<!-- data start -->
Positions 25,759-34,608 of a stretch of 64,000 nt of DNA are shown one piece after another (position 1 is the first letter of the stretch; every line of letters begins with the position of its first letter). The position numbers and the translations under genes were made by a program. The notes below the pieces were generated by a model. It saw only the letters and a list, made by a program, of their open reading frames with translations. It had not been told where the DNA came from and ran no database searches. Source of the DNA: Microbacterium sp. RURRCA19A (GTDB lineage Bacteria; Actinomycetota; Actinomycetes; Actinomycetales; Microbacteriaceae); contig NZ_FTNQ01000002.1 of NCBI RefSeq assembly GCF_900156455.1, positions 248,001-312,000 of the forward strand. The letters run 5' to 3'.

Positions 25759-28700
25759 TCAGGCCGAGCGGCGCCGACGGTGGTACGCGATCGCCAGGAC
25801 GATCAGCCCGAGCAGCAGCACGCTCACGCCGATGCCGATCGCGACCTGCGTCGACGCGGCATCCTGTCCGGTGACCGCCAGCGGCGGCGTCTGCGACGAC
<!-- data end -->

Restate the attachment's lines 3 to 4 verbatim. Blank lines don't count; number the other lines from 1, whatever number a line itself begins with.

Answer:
25759 TCAGGCCGAGCGGCGCCGACGGTGGTACGCGATCGCCAGGAC
25801 GATCAGCCCGAGCAGCAGCACGCTCACGCCGATGCCGATCGCGACCTGCGTCGACGCGGCATCCTGTCCGGTGACCGCCAGCGGCGGCGTCTGCGACGAC